DNA 3.11.22

 The Long Way Home 3.11.22

Back in 2018, I struggled with a painful medical condition that seemed beyond the diagnostic ability of local doctors and specialists in Duluth. Frustrated and exhausted with the constant pain, I finally asked my local doctor to either help me get it diagnosed or get me a DIY euthanasia kit. Yep, that serious.

She grabbed the bull by the horns and got my specialist in Duluth off his keester. He finally got part of it diagnosed and operated on me for that part. Since my remaining condition was beyond his capability he referred me to a specialist at the Mayo Clinic in Rochester. He was without much optimism they could help, if I’m honest.

At Mayo, after a day of invasive tests, a surgeon young enough to be my son told me exactly what was wrong. And then he told me how he and a team that included orthopedic, plastic, and general surgery would try to fix me up. He said, “I’ve done five or six of these procedures and I think I can give you your quality of life back.” 

So after 12-hour surgery, 18 days in the Mayo hospital, and two weeks of recovery at our local hospital I was well on my way. At my one-year check-up, the young doctor said, “I told you I’d give you back your quality of life.” And sure he had, with the amazing group of doctors and nurses at Mayo. I was elated.

So when researchers at Mayo asked if I’d participate in The Tapestry DNA Sequencing Research Study, I couldn’t say no. I will always be in debt to these folks. The Tapestry study is designed to understand the short-term and long-term impact of genetic testing on people's health care when their DNA results are part of the electronic health record.

To begin my contribution to the study I had to collect my saliva by spitting it in a test tube and sending it to a company called Helix in California. They would sequence my DNA and add the result to the Mayo study database. It took a few months, but I just got an email that my sequencing was done. In a couple more months, they promise to have a health report completed for me.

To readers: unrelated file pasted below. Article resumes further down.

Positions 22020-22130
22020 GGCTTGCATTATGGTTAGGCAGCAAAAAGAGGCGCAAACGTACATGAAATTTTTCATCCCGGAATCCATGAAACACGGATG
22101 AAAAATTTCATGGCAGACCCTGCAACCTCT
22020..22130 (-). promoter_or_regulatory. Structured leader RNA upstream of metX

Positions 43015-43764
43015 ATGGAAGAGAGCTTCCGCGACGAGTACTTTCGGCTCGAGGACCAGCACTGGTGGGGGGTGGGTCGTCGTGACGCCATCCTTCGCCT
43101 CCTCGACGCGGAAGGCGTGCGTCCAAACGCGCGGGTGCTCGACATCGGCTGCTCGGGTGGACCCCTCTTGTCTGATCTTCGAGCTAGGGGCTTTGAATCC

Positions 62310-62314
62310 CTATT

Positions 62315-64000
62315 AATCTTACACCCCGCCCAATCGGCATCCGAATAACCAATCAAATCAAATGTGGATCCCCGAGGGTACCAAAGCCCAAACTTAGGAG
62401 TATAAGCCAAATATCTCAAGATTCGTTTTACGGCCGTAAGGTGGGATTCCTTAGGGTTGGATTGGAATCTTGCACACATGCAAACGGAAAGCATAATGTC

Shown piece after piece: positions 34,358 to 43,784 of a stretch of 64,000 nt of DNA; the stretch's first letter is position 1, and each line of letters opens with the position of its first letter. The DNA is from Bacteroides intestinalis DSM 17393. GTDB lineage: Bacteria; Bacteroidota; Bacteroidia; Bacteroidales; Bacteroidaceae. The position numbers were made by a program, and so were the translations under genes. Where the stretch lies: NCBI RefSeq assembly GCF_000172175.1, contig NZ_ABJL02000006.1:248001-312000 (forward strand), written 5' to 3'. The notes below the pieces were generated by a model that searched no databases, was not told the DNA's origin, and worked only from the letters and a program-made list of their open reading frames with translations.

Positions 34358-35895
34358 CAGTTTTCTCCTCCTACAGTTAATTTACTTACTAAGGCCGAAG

They also provided an ancestry report that presents my traits and ancestry, and I find it fascinating. 

My ancestry traces to six regions of the globe. Not surprisingly, I’m 96.3% European. A combination of NW European, Finnish, NE European, and SW European, in percentages from 66.7% down to 2.9%. In addition, the DNA shows me 3.2% Persian and 0.5% Melanesian (Melanesia is a subregion of Oceania in the southwestern Pacific Ocean.)

The biggest takeaway from that is that I have a genetic factor called Arctic Adaptation that helps humans adapt to living in colder climates. So, this winter.

The report also looked at 18 different traits and compared me to averages. It confirms that I have high tolerance (need) for caffeine, broccoli tastes bitter to me, and my cheeks don’t flush when I drink alcohol. It also predicts that I’m taller than the average (not by much) and I have brown eyes (which belies my Scandanavian heritage). 

I’ll always be indebted to the Mayo Clinic for giving me back an almost normal life and I hope my little contribution of spit to their research will help someone else dealing with medical issues. You may find more on the Tapestry Study at https://www.mayo.edu/research.

Published 3/11/2022   Northshore Journal